The shares, which were more than ten times oversubscribed, will list on the New York Stock Exchange.
Investors at the flotation will not have voting rights.
Analysis, BBC North America technology reporter, Dave Lee
Whenever a company prepares for its IPO, its executives head off on a roadshow - a tour of potential investors. It's a chance to convince them of the worth of the new stock, deflecting any concerns they may have about how successful the company may be.
For Snap, its roadshow was all about telling investors that it wasn't going to become the next Twitter, and that while it too has slowing growth, the firm retains the "cool" factor and is working on exciting new ideas to keep its audience interested, engaged and - crucially - looking at advertising.
This is a better-than-expected price, no doubt about it. But the moment of truth will be tomorrow when it begins trading in New York. And then the hard work begins. How will Snap survive against Facebook, a company which seems intent on Snap's users by emulating its best ideas?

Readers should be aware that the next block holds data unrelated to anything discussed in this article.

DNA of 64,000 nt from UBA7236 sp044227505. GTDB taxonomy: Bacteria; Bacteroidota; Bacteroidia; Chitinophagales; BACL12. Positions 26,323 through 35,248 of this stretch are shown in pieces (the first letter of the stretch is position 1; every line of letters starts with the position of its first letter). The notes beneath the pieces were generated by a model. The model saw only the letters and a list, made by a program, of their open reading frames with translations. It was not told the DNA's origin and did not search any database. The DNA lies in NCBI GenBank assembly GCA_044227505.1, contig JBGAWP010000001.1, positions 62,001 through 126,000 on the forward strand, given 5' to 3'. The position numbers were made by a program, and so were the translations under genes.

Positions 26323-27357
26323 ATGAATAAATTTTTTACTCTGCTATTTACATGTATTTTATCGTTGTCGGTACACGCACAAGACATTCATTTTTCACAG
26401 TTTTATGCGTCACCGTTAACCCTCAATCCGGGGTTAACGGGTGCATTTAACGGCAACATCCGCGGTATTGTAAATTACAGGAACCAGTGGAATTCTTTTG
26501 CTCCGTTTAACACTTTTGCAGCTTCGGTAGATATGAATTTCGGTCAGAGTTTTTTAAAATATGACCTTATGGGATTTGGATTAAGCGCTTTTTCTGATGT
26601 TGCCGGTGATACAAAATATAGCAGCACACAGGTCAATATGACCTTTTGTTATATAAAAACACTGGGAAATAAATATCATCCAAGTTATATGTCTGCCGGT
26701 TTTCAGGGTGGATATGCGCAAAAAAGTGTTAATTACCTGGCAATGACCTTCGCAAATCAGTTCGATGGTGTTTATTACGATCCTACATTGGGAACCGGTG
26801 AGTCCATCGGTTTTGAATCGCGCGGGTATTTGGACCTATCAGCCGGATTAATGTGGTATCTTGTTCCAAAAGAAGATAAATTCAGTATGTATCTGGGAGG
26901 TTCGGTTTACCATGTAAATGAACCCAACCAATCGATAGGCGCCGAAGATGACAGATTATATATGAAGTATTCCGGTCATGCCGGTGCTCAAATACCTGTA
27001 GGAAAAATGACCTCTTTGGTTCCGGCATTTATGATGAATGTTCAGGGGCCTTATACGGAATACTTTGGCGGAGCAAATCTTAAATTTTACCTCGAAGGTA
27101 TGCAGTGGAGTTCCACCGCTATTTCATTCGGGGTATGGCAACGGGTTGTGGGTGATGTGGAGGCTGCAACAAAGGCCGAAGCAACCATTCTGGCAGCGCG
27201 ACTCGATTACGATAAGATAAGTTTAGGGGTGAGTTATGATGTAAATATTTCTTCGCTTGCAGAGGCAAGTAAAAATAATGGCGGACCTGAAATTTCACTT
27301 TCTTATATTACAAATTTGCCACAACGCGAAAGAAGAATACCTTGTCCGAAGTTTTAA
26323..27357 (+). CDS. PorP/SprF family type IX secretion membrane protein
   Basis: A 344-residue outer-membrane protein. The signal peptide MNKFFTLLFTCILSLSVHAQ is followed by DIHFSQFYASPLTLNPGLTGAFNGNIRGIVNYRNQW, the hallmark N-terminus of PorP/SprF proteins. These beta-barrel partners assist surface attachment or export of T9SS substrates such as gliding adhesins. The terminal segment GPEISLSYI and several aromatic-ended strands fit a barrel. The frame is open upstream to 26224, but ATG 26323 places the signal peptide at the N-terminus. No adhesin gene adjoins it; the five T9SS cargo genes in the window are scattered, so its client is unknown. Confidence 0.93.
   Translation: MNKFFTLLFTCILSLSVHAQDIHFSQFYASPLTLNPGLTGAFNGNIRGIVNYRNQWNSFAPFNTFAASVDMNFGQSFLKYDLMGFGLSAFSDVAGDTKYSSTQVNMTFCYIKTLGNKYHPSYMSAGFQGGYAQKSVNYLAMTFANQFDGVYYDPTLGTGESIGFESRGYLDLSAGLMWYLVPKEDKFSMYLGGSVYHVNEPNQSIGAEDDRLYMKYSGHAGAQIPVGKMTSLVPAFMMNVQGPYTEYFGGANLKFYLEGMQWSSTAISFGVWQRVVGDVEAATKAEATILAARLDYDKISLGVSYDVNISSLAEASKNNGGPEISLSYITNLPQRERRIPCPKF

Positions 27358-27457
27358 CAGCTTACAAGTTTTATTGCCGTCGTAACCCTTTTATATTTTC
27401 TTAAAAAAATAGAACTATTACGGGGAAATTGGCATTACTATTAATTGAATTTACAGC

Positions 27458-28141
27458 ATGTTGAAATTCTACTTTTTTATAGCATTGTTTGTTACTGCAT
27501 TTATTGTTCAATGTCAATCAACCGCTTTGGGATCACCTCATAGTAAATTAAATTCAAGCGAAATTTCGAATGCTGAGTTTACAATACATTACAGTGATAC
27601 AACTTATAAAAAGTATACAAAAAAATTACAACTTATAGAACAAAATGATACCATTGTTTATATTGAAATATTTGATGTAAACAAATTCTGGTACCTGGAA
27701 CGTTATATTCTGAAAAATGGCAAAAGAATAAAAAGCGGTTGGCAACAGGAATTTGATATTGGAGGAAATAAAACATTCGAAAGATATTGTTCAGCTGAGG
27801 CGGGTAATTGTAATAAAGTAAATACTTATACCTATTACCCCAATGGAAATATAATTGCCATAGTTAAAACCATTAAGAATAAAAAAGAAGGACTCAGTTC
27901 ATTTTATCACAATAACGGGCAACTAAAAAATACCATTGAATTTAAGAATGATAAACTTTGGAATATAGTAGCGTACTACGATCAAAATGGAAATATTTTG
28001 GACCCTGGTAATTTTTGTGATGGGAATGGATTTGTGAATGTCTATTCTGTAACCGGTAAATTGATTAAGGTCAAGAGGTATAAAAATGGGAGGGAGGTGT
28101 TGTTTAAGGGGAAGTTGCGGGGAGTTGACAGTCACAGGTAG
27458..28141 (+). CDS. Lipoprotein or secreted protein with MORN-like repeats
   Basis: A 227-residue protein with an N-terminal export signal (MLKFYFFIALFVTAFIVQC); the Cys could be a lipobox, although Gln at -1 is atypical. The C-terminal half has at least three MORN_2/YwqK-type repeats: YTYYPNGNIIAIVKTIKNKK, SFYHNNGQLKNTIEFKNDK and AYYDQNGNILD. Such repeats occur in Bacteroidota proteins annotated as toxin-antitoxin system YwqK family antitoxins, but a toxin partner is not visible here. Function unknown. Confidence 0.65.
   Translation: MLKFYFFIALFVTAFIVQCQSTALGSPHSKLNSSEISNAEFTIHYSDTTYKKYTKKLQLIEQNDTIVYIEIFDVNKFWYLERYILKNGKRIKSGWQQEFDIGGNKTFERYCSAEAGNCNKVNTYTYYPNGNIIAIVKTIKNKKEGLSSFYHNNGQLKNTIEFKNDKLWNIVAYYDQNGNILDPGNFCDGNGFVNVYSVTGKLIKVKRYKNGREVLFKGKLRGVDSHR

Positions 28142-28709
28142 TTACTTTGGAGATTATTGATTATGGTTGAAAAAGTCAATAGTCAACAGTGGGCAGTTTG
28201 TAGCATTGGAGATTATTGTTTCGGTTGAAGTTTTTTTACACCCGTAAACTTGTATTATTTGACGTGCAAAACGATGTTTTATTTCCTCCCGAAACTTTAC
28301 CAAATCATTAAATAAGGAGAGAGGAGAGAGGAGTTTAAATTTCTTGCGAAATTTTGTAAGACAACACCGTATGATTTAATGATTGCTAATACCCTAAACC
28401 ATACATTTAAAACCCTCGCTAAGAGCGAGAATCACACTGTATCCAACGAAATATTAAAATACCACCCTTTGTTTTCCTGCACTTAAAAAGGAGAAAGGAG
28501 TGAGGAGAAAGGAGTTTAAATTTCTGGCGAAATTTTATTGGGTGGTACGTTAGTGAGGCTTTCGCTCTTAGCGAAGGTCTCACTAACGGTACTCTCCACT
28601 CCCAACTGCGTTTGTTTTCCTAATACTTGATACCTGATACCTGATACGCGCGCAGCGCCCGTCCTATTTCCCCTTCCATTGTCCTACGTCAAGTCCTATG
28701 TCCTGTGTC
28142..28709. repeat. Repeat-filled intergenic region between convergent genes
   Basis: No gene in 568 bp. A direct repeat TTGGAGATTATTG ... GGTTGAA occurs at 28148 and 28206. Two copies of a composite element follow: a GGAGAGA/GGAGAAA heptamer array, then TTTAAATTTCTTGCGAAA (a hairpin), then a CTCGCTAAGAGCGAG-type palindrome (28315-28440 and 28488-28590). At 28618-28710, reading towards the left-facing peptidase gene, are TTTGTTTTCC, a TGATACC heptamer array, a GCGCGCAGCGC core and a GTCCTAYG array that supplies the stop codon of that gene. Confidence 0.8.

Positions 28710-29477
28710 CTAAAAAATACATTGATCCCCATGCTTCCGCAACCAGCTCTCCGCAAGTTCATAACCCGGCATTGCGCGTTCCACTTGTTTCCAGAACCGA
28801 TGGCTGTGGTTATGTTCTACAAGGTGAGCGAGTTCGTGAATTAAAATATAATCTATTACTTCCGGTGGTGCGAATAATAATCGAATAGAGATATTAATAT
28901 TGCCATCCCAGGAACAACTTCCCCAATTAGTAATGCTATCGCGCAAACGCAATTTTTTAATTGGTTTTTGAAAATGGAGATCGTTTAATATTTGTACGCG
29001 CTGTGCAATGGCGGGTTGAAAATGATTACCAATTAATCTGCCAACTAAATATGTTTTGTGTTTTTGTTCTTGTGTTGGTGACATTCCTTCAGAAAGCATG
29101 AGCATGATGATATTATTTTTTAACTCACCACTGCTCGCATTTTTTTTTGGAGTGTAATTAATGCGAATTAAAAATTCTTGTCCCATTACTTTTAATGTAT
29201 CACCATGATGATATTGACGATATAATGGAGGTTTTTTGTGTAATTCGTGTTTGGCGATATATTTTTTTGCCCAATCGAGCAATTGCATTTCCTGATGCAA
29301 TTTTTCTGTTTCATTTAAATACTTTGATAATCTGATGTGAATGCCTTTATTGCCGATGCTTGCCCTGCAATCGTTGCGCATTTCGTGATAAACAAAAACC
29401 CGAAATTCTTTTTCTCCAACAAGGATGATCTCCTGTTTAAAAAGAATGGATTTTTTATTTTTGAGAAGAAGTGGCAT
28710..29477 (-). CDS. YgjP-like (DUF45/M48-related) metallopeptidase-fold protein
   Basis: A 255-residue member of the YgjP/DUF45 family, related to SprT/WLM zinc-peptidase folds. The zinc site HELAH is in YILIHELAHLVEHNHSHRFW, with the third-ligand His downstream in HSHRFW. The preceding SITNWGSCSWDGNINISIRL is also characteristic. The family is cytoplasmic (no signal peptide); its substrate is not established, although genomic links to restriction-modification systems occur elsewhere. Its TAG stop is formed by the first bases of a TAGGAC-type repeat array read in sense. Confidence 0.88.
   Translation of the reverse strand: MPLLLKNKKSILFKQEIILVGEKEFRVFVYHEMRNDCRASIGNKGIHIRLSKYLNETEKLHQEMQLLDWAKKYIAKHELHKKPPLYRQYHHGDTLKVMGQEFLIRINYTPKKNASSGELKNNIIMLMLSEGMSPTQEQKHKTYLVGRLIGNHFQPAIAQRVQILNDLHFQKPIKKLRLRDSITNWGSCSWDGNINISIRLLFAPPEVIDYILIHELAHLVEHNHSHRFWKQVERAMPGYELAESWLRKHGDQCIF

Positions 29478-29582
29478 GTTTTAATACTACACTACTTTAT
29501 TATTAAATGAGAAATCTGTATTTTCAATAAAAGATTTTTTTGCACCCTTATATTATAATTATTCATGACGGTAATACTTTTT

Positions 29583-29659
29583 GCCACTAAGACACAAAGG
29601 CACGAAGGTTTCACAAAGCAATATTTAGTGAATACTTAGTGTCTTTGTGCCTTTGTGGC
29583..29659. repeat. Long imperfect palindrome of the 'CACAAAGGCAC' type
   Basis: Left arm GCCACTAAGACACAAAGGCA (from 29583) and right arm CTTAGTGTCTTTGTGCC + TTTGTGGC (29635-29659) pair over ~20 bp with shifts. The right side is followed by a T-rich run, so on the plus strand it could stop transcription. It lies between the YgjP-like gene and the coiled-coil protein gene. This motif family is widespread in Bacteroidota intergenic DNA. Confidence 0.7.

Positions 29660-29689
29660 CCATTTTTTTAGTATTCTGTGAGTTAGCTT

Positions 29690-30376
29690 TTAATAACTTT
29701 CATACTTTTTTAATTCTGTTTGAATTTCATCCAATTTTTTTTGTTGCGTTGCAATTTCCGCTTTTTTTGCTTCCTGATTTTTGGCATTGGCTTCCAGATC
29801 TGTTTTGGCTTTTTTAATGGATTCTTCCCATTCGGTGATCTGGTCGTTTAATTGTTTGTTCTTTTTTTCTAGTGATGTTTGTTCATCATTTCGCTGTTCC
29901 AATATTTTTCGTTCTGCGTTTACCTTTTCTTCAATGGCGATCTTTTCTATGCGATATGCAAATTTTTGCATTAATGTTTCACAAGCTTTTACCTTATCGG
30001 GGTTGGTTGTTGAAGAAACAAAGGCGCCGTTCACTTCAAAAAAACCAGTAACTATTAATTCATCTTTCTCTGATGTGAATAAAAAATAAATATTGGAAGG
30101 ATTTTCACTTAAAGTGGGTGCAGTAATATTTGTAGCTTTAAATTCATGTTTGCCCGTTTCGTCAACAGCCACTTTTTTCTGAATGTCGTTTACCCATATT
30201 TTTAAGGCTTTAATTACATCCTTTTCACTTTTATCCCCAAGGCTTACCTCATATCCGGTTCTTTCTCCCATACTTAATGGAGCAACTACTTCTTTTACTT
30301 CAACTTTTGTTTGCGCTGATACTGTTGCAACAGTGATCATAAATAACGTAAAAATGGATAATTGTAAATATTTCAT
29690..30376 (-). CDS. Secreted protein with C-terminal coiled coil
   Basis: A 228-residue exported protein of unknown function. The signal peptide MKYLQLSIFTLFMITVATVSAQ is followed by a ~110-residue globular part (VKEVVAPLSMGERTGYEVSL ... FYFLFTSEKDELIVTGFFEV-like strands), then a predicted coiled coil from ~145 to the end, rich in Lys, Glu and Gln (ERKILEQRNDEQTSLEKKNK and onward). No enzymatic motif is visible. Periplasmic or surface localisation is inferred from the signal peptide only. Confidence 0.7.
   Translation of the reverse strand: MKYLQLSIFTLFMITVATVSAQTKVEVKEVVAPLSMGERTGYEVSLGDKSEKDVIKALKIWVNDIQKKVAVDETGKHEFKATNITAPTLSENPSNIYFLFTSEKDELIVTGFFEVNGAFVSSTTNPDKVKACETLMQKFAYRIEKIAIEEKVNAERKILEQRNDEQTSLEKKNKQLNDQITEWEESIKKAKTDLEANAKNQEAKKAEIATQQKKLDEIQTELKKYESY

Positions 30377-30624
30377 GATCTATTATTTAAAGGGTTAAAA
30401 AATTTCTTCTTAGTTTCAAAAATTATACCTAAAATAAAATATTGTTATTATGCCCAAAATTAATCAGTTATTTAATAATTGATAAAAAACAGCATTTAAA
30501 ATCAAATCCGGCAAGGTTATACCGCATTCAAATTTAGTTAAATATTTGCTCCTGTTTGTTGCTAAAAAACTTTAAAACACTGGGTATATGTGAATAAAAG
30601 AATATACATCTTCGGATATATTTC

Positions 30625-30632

The company's losses widened last year, and user growth is slowing down in the face of intense competition from larger rivals such as Facebook.
Despite the challenges in converting "cool" into cash, Snap's valuation is the richest for a US tech flotation since Facebook in 2012.
At the beginning of February Snap's formal announcement to regulators of its plans revealed that the company had revenue of $404m last year, but made a loss of $515m.